Now you no longer just visit fantasyland, you live in it. This temple to everything Lego has nailed every detail down to the themed rooms (pirates, kingdoms, and cowboy adventures) and a lobby featuring a giant mosh pit full of plastic blocks, so kids can build away while grown-ups check in. And you can’t walk around a corner without stumbling across larger-than-life Lego sculptures, made with more than 3 million blocks: Head into the Skyline Café, and the mini cityscape has Spider-Man scaling a building and a wizard reading a book by a rooftop pool. Industrial-strength glue holds the sculptures together, so go ahead and touch. Or, better yet, use them as inspiration--there’s a Lego box in every guest room. And those rooms have a unique family-friendly approach too: separate sleeping areas for grown-ups and kids (up to 3 youngsters can sleep in bunk beds or a pullout trundle bed). The kids’ quarters are more fun, with walls painted with Lego themes and characters, including snarky signs including “Ye Olde Adults Keep Out!” Guests can also enjoy poolside movies and early entry time into the park.
It’s hard to say who enjoys Legoland more: the little ones running around in a magical world created by 60 million Lego plastic bricks, or their parents who get a kick out of it too. Walk through Miniland USA for a visual and structural jaw-dropper: expansive miniaturized recreations of Washington D.C., New York, and San Francisco, as well as scenes from Star Wars. There’s also a chance to go behind-the-scenes to look at the soundstage and models used during the The Lego Movie. While the focus here leans towards making little ones smile, there’s plenty to entertain older visitors too: the park has more than 60 rides, shows, and attractions, including three rollercoasters.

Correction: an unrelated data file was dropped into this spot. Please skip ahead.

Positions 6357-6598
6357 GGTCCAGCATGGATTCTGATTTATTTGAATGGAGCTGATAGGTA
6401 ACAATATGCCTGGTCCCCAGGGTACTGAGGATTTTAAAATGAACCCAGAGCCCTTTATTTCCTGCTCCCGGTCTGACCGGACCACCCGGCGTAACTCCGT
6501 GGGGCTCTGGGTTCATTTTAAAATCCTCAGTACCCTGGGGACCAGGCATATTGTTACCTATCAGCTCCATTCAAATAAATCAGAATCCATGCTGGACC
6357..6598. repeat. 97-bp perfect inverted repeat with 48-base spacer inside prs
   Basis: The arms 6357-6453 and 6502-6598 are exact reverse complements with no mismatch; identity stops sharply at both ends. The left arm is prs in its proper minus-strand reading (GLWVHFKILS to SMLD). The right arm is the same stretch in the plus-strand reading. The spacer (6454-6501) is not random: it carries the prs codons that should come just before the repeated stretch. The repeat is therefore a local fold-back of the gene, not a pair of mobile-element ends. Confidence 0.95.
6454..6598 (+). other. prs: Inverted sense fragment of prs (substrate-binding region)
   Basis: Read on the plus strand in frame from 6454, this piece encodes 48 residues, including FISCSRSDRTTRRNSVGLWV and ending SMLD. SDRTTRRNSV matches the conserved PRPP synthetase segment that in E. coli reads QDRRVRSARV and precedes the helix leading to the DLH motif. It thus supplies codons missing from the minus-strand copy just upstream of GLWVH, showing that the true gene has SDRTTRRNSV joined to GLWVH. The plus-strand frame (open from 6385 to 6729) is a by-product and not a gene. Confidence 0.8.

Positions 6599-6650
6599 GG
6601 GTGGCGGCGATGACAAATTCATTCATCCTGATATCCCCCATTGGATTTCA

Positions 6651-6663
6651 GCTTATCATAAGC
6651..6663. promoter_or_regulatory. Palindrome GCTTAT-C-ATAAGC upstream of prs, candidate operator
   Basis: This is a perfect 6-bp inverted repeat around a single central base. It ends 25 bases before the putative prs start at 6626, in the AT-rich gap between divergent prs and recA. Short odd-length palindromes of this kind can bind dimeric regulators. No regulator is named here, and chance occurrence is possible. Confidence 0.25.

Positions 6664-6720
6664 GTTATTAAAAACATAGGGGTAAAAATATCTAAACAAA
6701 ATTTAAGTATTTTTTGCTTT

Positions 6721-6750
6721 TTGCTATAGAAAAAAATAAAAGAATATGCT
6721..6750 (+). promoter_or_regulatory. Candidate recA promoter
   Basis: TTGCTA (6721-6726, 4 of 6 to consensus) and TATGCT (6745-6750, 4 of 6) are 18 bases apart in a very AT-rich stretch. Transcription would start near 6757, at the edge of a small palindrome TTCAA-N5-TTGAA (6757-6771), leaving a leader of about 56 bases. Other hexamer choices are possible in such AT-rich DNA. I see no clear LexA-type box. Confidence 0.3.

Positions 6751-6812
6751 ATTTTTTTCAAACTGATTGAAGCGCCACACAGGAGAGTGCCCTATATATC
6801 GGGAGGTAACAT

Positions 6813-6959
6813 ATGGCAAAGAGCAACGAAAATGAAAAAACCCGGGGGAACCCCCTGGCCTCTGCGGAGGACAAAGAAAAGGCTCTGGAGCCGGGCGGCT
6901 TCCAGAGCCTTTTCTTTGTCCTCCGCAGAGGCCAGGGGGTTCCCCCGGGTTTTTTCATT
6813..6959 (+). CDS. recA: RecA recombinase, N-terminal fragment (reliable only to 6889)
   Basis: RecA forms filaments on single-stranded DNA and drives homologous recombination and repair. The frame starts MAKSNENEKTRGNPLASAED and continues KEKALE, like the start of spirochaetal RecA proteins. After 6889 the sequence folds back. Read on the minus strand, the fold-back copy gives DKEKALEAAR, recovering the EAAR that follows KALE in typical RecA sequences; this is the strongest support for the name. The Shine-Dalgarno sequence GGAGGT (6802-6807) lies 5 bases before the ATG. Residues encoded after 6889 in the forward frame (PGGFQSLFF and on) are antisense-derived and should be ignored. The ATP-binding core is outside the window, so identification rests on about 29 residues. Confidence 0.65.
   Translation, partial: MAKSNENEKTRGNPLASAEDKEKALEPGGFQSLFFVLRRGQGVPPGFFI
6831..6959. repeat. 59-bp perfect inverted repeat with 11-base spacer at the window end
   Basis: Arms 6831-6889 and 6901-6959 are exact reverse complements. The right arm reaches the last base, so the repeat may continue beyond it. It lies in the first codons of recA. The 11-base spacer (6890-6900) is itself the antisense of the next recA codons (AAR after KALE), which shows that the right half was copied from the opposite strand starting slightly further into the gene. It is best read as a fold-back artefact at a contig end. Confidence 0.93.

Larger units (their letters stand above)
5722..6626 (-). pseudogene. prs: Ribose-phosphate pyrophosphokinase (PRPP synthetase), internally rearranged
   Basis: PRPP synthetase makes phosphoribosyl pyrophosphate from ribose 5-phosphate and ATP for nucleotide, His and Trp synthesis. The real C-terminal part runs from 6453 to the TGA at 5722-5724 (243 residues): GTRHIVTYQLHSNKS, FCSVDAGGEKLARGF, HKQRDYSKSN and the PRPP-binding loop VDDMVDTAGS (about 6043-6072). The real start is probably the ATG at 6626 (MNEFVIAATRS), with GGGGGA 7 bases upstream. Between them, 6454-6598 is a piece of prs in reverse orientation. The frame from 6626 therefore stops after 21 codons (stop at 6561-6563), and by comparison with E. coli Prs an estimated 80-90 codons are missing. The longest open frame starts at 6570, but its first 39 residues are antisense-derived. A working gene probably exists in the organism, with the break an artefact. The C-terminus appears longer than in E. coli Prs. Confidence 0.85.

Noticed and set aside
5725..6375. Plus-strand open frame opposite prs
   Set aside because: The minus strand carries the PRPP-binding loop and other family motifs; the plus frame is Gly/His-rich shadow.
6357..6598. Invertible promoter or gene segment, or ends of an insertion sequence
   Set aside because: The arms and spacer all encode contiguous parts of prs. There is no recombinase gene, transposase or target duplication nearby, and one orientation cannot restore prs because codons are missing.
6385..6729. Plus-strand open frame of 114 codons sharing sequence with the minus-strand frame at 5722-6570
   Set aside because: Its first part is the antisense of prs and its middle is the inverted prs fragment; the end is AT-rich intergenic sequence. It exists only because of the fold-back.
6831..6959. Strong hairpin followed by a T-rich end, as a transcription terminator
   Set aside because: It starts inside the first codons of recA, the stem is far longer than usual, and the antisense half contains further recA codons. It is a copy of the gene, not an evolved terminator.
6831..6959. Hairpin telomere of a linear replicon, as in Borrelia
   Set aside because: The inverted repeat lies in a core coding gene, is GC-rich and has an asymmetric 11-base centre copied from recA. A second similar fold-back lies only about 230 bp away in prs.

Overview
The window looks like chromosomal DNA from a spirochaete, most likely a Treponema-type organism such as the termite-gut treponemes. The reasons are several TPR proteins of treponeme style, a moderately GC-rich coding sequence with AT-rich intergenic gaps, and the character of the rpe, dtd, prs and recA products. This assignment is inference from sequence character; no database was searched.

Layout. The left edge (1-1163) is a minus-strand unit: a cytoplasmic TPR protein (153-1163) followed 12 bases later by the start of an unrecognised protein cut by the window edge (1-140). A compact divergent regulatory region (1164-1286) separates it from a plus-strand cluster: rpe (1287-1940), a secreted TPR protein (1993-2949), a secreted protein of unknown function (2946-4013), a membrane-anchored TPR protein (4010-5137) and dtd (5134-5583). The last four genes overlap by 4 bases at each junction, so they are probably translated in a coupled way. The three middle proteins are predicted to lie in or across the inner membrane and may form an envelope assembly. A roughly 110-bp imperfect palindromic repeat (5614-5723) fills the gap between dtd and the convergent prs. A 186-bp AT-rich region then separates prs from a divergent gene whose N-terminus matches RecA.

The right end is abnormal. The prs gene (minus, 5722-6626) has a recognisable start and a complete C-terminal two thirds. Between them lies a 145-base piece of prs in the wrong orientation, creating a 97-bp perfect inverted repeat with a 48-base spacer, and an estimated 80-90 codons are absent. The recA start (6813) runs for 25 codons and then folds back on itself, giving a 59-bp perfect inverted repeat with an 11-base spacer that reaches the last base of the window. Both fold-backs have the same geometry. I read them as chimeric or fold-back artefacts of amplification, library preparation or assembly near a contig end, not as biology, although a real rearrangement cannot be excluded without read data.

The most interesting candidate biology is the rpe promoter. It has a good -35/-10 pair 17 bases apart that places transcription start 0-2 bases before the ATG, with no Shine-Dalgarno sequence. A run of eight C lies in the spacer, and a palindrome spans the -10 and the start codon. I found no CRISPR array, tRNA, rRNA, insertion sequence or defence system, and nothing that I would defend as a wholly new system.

A hands-on spirit permeates LEGOLAND California more than most theme parks, from the kid-made vehicles in the Build & Test play area to the pulley-driven Kid Power Towers ride. LEGO Ninjago World takes that magic to another level, focusing on LEGO’s line of spunky ninja characters.
The 4000 square metre NINJAGO World zone sits near the park’s entrance and is festooned with LEGO statues of guardian dragons and ninja warriors, as well as four play areas—each designed to cultivate a different ninja skill. There’s Zane’s Temple Build, where kids can build with LEGO bricks along the perimeter of a LEGO Asian temple. Nearby, kids can test their balance on the playground-style Kai’s Spinners, showcase their agility on Cole’s temple-oriented Rock Climb, or test their speed by pushing lit-up buttons in Jay’s Lightning Drill speed cage. Recharge at the Ninja Kitchen with a banh mi sandwich on crusty baguette or a steamed bao bun, filled with your choice of crispy pork belly, lemongrass chicken, or baked sweet chili tofu—another good example of LEGOLAND California’s ability to diversify its menu beyond hot dogs and pretzels.
Then get ready for the main attraction: NINJAGO The Ride. The 4D interior-style ride seats up to four riders in a car, then glides through 13 areas guarded by NINJAGO foes like Lord Garmaddon, King of the Skulkuns, or the snake-like Great Devourer (who, it turns out, can only be defeated if everyone in the car works together). Wearing your 3D glasses, you fire at targets and earn points along the way. But rather than using a laser gun, you “shoot” with your hands, like a wizard. Sensors over the lap bar help bring that magic to your fingertips—a cool fantasy-come-true for riders of pretty much any age.